In this post, we look at the nations oldest elite-level football club, that lurched into a spiraling nose dive during the last two years, that included allegations of 'tanking'. This insidiousness of this on the culture of a football club lead Melbourne to root and branch reform. The fruits of which should be seen in 2014.
The First Club - Melbourne:
Melbourne went about getting its house in order after the tanking allegations were finalized by the AFL.
|The Jackson-Roos Code|
On the Park
On field, Paul Roos has much to do in establishing what stocks he has and then determining the most constructive way to deploy them. The scope of the Melbourne re-build Roos needs to implement is well spelled out in this from The Age.
“With the player group, what struck me again was they were almost crying out for help. Sometimes fans think, not literally, but they think players don't care, but they were almost like the lost boy at the market [asking] how do I find mum? So they were a pretty lost group and searching and wondering where they were heading as a footy club and a group of people. So I was certainly pretty shocked by that.”The playing list is also a reasonably strong one as well, with many early round raft picks, along with experienced heads. If a few key players can get through a year without injuries, the Demons will be a much better team than our current rating suggests.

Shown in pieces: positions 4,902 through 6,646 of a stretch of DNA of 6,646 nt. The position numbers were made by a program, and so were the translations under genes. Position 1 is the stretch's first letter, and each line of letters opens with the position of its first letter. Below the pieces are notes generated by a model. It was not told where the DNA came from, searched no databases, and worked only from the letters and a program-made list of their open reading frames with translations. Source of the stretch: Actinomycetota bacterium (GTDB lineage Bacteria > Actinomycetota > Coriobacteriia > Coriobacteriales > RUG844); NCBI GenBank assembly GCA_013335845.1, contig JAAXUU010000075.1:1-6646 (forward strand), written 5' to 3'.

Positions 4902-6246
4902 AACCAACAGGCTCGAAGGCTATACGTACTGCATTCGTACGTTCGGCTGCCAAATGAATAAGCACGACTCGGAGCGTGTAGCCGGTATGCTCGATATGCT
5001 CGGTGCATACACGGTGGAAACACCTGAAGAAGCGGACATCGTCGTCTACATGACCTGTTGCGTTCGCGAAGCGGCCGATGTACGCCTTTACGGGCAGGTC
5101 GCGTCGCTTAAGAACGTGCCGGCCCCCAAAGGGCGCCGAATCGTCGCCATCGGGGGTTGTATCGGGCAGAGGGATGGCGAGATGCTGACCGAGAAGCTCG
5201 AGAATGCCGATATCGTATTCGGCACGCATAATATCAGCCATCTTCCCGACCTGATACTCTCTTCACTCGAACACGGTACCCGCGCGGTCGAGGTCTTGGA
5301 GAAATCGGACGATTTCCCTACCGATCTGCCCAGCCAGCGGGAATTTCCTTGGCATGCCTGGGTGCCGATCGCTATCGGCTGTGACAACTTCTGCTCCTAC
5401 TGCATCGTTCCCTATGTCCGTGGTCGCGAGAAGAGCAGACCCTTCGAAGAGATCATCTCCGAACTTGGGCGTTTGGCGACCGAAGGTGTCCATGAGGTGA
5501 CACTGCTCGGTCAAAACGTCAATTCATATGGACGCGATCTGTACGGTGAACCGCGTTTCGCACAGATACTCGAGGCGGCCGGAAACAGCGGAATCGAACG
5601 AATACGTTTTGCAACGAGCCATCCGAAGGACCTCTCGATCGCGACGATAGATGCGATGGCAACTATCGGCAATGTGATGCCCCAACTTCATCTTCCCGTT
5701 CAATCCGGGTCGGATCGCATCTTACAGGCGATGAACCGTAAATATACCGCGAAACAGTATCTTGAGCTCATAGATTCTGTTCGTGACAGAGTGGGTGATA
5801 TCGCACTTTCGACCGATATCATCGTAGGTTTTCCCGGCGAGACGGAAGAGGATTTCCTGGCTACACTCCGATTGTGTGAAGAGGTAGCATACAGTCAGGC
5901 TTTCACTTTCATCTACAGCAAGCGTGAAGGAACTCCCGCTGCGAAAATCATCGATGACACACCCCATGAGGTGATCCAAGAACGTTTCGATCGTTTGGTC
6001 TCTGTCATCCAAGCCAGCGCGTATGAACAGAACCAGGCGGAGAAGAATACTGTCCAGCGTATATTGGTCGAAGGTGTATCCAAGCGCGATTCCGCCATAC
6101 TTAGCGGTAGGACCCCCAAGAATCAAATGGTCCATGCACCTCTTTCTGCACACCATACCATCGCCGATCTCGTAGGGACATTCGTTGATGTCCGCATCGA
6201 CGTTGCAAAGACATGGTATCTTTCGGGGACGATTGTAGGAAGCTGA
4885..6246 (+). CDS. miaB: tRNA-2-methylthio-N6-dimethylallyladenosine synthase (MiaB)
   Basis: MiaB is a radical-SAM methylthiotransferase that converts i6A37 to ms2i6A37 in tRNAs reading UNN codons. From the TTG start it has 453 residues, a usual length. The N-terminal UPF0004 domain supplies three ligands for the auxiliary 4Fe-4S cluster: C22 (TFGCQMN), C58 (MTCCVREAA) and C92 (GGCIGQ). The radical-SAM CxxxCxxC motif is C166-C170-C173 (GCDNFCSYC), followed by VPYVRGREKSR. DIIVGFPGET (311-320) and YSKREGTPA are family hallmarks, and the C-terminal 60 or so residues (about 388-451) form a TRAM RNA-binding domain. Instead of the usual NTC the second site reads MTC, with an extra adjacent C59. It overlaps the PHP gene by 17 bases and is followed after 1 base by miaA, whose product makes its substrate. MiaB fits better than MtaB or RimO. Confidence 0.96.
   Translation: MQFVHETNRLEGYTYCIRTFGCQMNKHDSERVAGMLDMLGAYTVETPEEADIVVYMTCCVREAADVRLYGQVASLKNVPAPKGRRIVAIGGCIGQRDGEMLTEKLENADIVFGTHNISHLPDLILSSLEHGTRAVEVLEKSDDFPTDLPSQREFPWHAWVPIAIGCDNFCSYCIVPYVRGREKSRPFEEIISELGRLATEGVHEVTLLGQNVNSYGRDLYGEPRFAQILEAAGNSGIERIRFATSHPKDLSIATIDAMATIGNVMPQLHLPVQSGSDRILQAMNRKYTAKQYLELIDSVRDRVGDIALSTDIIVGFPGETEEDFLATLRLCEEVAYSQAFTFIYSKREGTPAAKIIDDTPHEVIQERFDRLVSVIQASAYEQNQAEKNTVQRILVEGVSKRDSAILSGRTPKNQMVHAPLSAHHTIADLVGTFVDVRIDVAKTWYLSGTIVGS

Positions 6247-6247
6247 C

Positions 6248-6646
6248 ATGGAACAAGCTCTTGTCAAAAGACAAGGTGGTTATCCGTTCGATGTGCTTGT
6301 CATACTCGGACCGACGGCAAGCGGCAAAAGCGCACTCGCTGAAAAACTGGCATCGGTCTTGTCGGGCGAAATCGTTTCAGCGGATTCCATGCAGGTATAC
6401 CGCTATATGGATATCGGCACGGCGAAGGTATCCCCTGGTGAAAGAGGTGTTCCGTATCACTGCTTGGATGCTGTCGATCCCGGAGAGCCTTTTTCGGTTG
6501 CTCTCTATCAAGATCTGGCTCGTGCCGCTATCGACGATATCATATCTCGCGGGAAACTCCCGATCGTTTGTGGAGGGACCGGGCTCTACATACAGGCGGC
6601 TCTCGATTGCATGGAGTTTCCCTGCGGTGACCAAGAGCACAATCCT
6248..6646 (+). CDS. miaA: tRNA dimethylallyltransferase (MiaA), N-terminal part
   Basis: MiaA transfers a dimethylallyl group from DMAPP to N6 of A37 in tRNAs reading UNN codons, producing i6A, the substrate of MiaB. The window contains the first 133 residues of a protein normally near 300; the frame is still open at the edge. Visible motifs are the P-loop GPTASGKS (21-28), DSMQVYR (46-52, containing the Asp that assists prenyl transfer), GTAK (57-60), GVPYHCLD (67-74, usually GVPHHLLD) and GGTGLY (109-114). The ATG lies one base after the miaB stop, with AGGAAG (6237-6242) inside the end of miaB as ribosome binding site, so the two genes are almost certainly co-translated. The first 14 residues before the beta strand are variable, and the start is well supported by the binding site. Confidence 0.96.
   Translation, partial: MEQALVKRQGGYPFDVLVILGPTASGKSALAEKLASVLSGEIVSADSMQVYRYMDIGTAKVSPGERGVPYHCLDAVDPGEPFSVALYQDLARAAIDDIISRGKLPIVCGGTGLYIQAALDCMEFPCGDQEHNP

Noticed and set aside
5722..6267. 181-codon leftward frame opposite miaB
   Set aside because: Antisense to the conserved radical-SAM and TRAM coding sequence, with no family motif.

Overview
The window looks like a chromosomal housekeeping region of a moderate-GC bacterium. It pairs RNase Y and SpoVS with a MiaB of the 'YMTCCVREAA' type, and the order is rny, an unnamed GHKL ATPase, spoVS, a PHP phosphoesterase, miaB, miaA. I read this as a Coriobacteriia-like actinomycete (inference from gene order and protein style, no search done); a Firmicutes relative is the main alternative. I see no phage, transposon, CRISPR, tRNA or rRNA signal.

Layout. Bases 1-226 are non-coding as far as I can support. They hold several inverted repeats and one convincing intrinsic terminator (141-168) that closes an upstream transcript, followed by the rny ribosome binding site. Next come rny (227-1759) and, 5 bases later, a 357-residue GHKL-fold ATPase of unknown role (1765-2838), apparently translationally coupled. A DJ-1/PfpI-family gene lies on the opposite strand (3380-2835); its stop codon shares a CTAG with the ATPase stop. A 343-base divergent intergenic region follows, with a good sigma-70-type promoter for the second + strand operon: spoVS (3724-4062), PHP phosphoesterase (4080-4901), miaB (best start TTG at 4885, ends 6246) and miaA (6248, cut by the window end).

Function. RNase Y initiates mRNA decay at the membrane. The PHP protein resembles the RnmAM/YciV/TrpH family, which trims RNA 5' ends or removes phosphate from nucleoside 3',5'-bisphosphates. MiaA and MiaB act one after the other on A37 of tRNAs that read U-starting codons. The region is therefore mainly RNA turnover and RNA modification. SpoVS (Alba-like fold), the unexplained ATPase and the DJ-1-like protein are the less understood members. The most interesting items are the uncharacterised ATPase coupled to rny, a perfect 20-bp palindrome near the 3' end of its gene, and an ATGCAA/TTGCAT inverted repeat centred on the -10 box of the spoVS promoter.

In the MFC offices, a similar process has been in train. Peter Jackson (above) as new Chief Executive from late 2013, has been implementing new internal structures and policies.
|MFC's President Bartlett on the right.|
The club also has a new President in Glen Bartlett (at right or right). The stability that Bartlett and Jackson bring cant be undervalued. There are no more internal public ructions, or with AFL HQ, nor with other apparent Demons diehards and others with a passing interest.
More is expected as the philosophy both Bartlett and Jackson bring is made evident and implemented over time.
We also believe Melbourne were helped by an internal attitude change, to one of acceptance of the penalties applied by the AFL.
The 2013 season saw the club clean house (fare-welling Schwab, Neeld, McLardy, and eventually Connolly and Craig), often with scars, but nonetheless the cleansing now has Melbourne looking refreshed and ready for a new season.
Kudos should also be given to the AFL for making an offer of support (financial, administrative etc) that has helped settle a club in crisis.
Kudos also to Melbourne for embracing the need for change.
It appears that at least this club has learnt from the past, and are working to build a better culture for the future.
*Special thanks to Supermercado99 for his assistance.